Author(s): Smith SM, Mensah GA
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Abstract Within the clinical and public health communities, it is often unnoticed that the developing world is experiencing an aging population with its attendant increase in the burden of chronic, noncommunicable diseases. From July 1999 to July 2000, 77\% of the world's net gain in elderly persons occurred in developing countries. In Sub-Saharan Africa alone, the number of persons aged 65 years and older is expected to increase by 50\% in 2015, from 19.3 million to 28.9 million. This demographic change has profound implications for developing countries that already shoulder a huge burden of communicable diseases, especially the HIV/AIDS epidemic, and continue to be challenged by basic infrastructure needs and economic development. In the 30-year period from 2000 to 2030, the population of elderly persons is projected to double in many Sub-Saharan African countries including the Democratic Republic of Congo, Mozambique, Cameroon, and Ghana. The scale and magnitude of these demographic changes are unprecedented. Since advancing age is the most powerful independent predictor of cardiovascular morbidity and mortality, the impact of these demographic changes on heart disease and stroke will be substantial. Aggressive efforts in promoting healthy aging and the prevention of cardiovascular risk factors will be crucial in preventing an impending cardiovascular epidemic in these countries.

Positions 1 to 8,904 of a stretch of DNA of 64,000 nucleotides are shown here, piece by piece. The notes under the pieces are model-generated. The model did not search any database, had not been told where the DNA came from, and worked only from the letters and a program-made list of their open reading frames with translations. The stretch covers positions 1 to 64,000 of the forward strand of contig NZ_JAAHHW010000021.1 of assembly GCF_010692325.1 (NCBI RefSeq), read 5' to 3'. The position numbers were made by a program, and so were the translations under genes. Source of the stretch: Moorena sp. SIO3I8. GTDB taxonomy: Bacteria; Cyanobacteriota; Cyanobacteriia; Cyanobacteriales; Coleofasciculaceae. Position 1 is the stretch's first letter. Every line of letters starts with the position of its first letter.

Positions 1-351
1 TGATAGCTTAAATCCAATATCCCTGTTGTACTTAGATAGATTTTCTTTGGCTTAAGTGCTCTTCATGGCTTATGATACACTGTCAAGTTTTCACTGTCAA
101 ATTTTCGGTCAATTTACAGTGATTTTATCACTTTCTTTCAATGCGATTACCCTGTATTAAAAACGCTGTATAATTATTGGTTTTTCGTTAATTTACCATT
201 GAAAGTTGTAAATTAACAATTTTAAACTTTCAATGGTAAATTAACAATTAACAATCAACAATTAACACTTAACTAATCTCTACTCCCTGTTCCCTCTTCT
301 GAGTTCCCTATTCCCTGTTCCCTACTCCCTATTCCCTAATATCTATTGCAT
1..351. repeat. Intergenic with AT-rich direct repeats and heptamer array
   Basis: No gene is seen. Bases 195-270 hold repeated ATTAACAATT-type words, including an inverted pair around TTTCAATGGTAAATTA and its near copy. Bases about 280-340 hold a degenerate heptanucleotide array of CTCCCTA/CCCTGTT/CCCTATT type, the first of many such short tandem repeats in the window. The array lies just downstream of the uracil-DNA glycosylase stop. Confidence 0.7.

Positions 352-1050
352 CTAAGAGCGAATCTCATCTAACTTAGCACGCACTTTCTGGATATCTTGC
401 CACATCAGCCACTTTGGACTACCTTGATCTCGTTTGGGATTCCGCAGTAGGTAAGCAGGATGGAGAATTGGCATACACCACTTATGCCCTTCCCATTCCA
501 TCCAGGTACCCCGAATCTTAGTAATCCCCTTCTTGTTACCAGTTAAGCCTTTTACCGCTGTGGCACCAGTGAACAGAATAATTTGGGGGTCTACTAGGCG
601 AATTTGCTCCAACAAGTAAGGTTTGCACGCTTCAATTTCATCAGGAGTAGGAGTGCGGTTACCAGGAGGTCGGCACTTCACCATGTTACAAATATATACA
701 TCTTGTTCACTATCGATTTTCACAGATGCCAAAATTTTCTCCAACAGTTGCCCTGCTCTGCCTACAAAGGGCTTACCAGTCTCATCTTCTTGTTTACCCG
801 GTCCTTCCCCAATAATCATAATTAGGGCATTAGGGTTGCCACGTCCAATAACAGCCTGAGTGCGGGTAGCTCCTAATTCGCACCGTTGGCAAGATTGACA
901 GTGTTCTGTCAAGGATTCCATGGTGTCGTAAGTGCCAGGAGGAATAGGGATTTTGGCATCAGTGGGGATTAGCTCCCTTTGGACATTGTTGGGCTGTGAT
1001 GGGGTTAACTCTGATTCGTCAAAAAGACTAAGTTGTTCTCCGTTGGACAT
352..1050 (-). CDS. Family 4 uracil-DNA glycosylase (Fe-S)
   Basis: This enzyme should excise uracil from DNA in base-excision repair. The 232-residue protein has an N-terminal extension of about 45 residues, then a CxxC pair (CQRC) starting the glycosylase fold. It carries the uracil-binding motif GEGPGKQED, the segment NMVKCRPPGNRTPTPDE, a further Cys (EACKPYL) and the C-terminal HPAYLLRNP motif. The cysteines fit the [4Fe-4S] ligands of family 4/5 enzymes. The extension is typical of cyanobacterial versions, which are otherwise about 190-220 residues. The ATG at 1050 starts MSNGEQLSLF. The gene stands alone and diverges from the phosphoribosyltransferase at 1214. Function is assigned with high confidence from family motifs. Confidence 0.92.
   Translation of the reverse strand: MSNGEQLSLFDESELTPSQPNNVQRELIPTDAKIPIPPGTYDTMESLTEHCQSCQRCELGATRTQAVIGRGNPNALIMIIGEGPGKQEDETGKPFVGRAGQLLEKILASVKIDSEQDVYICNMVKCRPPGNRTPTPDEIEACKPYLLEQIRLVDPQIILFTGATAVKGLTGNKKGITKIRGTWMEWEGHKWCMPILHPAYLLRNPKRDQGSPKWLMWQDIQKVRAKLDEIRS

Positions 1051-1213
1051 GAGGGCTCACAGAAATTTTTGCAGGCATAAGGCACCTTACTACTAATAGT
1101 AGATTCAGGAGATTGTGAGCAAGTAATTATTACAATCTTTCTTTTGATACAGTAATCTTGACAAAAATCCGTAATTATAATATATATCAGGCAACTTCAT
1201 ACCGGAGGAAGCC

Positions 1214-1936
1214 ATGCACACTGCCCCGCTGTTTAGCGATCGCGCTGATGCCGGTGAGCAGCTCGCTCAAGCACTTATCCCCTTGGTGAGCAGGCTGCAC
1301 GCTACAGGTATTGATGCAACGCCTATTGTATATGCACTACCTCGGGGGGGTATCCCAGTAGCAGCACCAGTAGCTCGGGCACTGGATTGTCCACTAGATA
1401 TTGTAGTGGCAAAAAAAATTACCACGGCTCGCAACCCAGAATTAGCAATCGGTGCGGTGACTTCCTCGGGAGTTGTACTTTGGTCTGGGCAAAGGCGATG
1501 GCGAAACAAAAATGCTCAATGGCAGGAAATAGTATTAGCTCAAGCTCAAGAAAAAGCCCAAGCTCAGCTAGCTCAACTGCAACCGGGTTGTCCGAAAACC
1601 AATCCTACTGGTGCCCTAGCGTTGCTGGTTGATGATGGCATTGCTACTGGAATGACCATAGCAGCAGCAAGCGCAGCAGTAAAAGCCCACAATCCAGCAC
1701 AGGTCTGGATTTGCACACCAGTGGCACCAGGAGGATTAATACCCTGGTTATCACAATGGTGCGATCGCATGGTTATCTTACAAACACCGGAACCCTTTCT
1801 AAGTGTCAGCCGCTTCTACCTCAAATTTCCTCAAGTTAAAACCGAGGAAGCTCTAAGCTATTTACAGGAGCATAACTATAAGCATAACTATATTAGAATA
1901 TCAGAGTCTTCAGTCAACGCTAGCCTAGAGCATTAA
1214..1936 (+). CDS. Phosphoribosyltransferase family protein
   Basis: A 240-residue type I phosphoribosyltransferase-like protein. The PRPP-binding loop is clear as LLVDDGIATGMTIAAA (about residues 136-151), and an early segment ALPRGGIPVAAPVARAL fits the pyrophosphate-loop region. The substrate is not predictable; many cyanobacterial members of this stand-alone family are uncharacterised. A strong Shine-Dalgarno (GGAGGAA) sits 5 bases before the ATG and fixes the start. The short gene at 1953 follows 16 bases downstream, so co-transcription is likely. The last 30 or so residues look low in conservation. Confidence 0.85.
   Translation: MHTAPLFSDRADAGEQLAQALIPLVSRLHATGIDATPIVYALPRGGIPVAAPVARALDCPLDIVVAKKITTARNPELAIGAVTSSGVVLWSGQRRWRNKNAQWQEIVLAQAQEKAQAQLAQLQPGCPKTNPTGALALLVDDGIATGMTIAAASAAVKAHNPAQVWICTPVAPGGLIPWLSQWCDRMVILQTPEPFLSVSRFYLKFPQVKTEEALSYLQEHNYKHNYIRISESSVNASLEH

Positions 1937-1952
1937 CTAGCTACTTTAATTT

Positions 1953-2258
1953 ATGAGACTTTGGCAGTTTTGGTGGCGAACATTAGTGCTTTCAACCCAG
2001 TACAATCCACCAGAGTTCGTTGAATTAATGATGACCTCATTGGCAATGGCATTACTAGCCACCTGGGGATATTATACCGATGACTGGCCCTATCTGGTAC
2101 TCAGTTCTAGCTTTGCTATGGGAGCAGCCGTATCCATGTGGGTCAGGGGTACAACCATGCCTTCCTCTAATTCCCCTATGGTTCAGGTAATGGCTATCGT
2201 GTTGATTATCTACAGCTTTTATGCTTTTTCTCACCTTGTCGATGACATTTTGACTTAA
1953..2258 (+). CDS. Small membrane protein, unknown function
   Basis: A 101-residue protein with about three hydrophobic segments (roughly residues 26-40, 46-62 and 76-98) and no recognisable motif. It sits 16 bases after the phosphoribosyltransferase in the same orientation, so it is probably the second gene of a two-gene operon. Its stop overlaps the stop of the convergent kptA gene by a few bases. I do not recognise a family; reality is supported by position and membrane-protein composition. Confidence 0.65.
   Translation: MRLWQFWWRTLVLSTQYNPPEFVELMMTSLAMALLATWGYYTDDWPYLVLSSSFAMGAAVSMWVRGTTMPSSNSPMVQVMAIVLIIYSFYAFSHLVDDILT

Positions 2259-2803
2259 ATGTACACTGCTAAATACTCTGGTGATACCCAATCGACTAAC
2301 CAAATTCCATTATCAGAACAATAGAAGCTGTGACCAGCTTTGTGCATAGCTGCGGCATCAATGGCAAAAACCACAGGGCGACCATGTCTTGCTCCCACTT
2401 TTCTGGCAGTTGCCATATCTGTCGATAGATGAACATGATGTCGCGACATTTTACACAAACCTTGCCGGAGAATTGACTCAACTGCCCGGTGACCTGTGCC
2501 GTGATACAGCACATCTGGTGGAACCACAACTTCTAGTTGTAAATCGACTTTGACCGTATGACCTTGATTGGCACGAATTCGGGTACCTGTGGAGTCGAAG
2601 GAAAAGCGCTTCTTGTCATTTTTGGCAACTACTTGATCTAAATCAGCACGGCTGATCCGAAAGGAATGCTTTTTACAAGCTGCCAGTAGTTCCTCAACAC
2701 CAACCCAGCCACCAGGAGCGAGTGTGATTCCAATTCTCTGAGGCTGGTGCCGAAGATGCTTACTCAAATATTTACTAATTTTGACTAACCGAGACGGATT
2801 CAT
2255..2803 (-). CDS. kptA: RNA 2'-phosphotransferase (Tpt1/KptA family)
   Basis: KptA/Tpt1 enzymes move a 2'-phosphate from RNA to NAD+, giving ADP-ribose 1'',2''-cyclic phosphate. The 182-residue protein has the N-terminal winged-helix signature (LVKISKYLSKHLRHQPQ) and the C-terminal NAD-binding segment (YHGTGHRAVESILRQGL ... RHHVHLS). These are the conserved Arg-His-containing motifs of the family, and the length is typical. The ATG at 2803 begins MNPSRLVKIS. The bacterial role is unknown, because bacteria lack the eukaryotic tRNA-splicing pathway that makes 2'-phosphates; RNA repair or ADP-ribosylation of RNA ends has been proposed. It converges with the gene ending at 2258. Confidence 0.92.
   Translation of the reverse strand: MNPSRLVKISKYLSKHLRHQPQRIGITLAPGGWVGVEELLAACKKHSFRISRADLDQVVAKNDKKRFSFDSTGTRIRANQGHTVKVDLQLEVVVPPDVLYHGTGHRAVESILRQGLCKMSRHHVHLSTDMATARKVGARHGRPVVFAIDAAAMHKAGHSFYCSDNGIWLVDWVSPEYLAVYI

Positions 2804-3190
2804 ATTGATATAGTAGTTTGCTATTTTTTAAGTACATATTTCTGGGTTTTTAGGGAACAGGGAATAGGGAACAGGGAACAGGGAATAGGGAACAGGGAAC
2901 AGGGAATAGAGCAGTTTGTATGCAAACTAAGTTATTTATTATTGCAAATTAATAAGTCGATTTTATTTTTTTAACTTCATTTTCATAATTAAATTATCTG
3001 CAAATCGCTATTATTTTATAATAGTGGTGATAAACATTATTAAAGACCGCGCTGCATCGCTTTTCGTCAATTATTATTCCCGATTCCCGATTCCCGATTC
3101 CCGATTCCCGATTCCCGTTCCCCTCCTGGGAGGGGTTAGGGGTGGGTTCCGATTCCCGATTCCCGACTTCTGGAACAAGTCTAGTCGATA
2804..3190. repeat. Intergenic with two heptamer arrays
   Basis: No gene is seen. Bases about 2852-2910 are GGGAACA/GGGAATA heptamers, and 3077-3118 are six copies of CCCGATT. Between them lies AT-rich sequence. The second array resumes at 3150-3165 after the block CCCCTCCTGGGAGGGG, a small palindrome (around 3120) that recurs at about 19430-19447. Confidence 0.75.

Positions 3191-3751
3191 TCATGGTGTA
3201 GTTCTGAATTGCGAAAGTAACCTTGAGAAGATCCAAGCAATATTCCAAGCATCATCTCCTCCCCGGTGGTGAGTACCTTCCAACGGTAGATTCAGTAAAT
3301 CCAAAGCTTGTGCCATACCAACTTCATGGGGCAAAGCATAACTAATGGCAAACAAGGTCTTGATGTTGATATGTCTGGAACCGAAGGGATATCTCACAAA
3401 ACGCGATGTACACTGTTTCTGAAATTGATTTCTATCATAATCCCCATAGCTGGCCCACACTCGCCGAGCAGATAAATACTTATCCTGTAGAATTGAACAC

This article was published in Ethn Dis
and referenced in Arts and Social Sciences Journal